Hepatic bipolar radiofrequency ablation creates coagulation zones close to blood vessels: A finite element study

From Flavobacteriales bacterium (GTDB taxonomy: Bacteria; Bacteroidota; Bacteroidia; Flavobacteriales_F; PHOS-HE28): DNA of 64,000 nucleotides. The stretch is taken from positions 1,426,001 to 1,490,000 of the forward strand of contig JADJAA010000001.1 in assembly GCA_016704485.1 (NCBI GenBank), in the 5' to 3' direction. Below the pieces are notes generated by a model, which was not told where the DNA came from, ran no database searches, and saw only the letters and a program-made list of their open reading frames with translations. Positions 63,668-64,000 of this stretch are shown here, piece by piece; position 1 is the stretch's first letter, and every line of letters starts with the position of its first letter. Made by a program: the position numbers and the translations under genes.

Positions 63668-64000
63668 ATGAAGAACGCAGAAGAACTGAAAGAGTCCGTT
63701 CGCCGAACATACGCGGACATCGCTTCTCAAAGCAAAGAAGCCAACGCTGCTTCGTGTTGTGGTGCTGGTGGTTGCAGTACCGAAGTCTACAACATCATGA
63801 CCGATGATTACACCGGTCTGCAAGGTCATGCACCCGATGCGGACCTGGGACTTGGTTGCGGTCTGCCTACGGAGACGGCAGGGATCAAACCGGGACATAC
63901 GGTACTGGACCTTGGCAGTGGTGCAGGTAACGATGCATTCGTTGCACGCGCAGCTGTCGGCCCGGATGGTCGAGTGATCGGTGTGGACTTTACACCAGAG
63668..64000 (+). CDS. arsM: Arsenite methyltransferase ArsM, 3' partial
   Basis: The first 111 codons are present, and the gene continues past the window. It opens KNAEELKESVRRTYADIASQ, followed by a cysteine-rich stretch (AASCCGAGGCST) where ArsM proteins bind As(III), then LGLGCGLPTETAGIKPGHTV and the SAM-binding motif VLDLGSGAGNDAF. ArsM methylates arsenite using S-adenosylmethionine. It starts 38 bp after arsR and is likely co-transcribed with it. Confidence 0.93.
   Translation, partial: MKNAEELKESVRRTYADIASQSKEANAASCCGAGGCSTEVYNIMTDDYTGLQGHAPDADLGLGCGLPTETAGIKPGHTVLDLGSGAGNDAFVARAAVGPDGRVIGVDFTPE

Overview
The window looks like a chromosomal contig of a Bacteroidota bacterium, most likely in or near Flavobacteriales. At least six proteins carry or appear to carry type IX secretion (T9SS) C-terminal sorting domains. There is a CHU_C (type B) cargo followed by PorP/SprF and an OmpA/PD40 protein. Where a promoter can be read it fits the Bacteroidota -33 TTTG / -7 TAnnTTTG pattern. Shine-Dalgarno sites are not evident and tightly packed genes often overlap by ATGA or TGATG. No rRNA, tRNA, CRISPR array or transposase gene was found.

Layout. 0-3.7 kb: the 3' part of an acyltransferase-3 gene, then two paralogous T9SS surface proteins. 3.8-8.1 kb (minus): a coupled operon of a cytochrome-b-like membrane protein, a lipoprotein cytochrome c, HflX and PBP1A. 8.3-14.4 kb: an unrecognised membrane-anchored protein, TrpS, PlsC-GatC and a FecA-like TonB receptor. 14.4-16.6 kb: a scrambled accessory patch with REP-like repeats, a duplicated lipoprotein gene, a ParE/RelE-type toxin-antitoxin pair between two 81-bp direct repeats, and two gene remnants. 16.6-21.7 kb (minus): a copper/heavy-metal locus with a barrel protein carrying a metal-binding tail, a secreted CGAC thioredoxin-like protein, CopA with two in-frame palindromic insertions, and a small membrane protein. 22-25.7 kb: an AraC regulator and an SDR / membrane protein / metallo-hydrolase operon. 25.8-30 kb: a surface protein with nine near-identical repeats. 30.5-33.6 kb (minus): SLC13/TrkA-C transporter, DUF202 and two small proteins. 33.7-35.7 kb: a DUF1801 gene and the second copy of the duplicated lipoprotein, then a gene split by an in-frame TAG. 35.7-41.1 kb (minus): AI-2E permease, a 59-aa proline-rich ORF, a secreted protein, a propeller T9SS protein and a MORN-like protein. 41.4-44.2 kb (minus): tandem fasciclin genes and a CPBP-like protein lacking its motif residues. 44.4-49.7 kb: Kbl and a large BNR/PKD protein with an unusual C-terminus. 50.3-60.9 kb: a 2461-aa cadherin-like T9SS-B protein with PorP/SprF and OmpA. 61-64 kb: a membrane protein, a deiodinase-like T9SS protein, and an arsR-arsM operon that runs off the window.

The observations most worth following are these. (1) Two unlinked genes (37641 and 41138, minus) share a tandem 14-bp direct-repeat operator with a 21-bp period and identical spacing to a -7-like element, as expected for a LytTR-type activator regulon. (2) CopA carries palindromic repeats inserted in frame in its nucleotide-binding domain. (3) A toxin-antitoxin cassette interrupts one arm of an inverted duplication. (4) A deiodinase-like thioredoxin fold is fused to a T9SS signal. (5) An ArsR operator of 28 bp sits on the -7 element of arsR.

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Radiofrequency (RF) ablation has become an important means of treatment of non-resectable primary and metastatic liver tumours. Recurrence of treated tumours is associated with cancer cell survival next to blood vessels. The paper examines the performance of classical monopolar, and two configurations of bipolar, RF ablation using a LeVeen ten-prong catheter. Finite element method models of monopolar and bipolar configurations were created at 5 mm distance from a vessel of the size of a typical portal vein (10 mm diameter). In one bipolar configuration, the probes were oriented in the same axial direction (asymmetric configuration); in the second bipolar configuration, the two probes were facing each other (symmetric configuration). The distribution of temperature and current density was analysed for three different flow conditions: normal flow, reduced flow due to portal hypertension and high flow. For normal flow, the distance between the formed coagulation zone and the blood vessel was 1.8 mm for monopolar, 1 mm for asymmetric bipolar, and 0.2 mm for symmetric bipolar, configurations. Symmetric bipolar RF ablation creates coagulation zones significantly closer to blood vessels compared with monopolar RF ablation. This may reduce tumour cell survival next to blood vessels and reduce recurrence rates.